Exports may fall up to 14pc after LDC graduation: ADB

Export earningsFile photo

The heavy reliance on the apparel industry – which contributed to over 85 per cent of total merchandise exports – exposes Bangladesh to a reduction in exports following its graduation from the group of least developed countries (LDCs), says the Asian Development Bank (ADB). 

It came up with the observation in a latest report – Expanding and Diversifying Exports in Bangladesh: Challenges and  the Way Forward – on Tuesday. 

The report noted that Bangladesh could face tariff hikes in most of its major export destinations after the LDC graduation. The increased tariffs could potentially result in a significant decrease in Bangladesh’s exports, ranging from 5.5 per cent to as high as 14 per cent. 

Against such a backdrop, there is no alternative to increasing the country’s export capacity, it added. 

Detailing the anticipated tariffs, the report said the tariffs may range from zero to over 16.0 per cent in Canada, 8.6 per cent in India, 8.7 per cent in Japan, and about 7.0 per cent in China. 

Additionally, various items may be put back on the negative list for which India does not offer any preferences, even under the South Asian Free Trade Agreement. 

The report noted that the post-graduation market access provisions in the EU have not been settled yet as it is devising its new Generalised System of Preferences (GSP) regime.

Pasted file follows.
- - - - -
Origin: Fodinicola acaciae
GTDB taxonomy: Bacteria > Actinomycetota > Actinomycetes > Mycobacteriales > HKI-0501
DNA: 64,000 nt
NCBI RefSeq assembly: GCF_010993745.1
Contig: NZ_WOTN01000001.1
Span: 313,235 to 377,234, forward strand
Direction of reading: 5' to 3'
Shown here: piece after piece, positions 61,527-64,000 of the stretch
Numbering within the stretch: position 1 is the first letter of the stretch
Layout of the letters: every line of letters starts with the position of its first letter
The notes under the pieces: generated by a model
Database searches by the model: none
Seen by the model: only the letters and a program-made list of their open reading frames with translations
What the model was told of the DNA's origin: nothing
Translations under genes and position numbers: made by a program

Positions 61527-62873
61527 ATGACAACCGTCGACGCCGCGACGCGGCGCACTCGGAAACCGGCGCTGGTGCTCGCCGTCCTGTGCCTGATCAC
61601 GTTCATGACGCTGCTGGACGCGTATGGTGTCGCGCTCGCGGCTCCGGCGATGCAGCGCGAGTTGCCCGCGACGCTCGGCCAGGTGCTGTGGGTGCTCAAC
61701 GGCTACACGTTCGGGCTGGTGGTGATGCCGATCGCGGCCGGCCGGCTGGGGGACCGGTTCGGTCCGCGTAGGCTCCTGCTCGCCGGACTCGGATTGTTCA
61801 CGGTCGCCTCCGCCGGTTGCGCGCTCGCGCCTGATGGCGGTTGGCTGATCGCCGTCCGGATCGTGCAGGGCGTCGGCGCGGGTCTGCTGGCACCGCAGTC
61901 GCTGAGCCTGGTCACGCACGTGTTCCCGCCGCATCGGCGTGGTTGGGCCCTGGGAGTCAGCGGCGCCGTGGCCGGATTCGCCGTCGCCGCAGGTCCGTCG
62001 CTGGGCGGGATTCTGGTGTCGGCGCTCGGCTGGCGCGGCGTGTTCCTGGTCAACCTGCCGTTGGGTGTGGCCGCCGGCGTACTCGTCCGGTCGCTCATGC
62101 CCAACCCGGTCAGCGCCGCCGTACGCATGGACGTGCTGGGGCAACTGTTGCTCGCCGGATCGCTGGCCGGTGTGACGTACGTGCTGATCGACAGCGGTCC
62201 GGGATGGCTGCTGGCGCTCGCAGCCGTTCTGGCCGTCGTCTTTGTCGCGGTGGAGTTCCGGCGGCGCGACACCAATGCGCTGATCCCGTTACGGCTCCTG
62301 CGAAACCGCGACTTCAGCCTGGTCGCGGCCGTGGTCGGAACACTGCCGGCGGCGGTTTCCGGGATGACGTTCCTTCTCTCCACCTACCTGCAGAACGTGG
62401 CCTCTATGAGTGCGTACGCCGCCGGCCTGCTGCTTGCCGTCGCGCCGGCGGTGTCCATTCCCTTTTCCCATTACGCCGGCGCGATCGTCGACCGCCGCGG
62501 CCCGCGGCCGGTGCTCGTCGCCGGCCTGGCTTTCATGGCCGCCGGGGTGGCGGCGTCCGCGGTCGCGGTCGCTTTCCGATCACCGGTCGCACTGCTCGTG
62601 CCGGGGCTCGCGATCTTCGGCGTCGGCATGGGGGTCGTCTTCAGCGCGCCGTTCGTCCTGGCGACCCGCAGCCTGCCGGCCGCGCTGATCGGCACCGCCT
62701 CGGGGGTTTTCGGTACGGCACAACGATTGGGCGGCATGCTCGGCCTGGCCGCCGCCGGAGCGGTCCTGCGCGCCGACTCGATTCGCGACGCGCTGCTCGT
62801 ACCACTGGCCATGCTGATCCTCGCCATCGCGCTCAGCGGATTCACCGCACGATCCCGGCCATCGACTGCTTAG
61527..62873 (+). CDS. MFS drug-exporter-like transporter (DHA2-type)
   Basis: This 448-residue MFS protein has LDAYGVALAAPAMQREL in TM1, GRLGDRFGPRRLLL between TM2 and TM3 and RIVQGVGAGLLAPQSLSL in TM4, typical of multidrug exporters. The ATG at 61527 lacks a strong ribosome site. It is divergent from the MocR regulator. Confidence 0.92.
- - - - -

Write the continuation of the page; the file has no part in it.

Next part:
However, under the proposed terms, which are at the time of writing this brief, under review by the EU Parliament and Council, Bangladesh’s garments exports will not be eligible for the GSP+ scheme that allows non-LDCs’ duty-free market access in the EU. In absence of the privilege, Bangladesh’s garments exports in the EU may face a tariff of up to 12 per cent. 

In the UK market, after LDC graduation, Bangladesh will benefit from the newly announced Developing Countries Trading Scheme Enhanced Preferences, with most of its exports enjoying duty-free market access. 

However, rules of origin requirements will be more stringent than those applied to LDCs. 

For garments, this will require fulfilling a double transformation, requiring Bangladesh to use domestically produced fabrics in the export industry. Given the limitations in the current backward linkage capacity, this could be a constraining factor.